Ravioli are the quintessential tasty meal and perfect any time of the year. These were kneaded using spinach in order to make a green dough and stuffed with a mixture of asparagus, anchovies paste, radicchio and toasted bread crumbles. For the seasoning I took inspiration from a traditional way of dressing the ravioli with batter and sage leaves: a sauce or Italian besciamella made with batter, milk cream and myrtle leaves. What a combination, each flavor will be perfectly recognizable and well balanced.
It comes in handy from time to time to cook a velvet sauce. In a nutshell all you need to do is keep boiling some vegetables, a stroke with a blender, some cheese or butter to make it creamy and it’s a done deal! Problem comes when you have to eat it, perfectly even and smooth without something to bite, I frankly find it little bit boring. Here is an idea to get some chewable stuff.
To make this cream I took inspiration from an ancient sardinian recipe of indisputable success. I am talking about the boiled ripe fava beans flavoured with wild fennel, delicious! You squeeze them out with you bare hands, throwing away the skin, you just can’t help yourself to have one more.
It is inspiring to experiment using the seasonal products. The roasted chestnuts are a must in some Sardinia villages, especially during the coldest months of the year. I have to admit it, I adore to prepare and to eat them while sipping a glass of moscato white wine. You should give it a try!
“It’s a long way to the top if you wanna rock&roll…” Definitely it is not a dish, rather this is rock&roll! The first time I had them cooked during a cooking lesson, the mates I was with where just stunned. At first glance they might be shocking but once you give a try immediately you get crackers about them. Sardinians simply love them and consider this simple and colourful dish a pure delicacy.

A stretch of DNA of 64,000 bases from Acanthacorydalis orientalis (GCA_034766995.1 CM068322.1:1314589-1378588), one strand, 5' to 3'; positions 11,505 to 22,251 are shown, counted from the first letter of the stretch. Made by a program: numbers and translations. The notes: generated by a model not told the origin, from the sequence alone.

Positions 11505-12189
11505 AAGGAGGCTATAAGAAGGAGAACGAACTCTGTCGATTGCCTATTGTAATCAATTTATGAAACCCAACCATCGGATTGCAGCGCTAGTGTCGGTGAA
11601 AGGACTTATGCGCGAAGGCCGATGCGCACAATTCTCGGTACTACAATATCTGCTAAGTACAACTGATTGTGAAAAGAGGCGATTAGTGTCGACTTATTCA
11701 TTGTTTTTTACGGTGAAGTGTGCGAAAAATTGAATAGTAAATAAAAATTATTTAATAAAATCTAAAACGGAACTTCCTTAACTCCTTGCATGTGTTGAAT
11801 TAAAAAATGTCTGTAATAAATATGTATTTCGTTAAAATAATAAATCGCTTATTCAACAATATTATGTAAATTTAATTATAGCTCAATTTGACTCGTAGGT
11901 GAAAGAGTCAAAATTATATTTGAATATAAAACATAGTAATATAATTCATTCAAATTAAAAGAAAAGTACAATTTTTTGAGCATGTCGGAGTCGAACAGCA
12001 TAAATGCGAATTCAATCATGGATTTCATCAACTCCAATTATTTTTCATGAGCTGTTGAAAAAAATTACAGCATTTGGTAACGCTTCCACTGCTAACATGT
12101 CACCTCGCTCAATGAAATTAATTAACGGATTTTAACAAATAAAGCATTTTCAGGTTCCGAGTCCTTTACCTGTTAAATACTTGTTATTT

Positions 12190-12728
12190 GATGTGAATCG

The risotto with cardoncelli mushrooms is a fall first course made with the king of mushrooms: the delicate cardoncello. I made a blunder ones: I had just tried to melt down some pecorino cheese into a mould to get a nice shape to be used as a container for the rice but unfortunately it crumbled off. I should have used the grana padano for that purpose. To get a proper cheese basket you really need the right amount of fat in it. Nevertheless an idea came to my mind: keeping the cheese flat as a slab and using it as a base for something warm to make it melt a bit. Having some cardoncelli mushrooms at my disposal the line was taken, I had only to focus on the colours to make it work.
I’ve always been fascinated by how many different dishes you can create using just, eggs and flour. Fregola is a sardinian couscous like rounded shaped kind of pasta the preparation of which (starting from scratch with your bare hands) is a lot of fun. Most people consider fregola with clams one of the staples in the entire cooking Sardinia tradition, especially down in the south. In the current recipe I am going to present a version of mine of the dish, varied by adding mussels and grey mullet bottarga. Simple, yet stylish this dish is a good example of balance between flavours.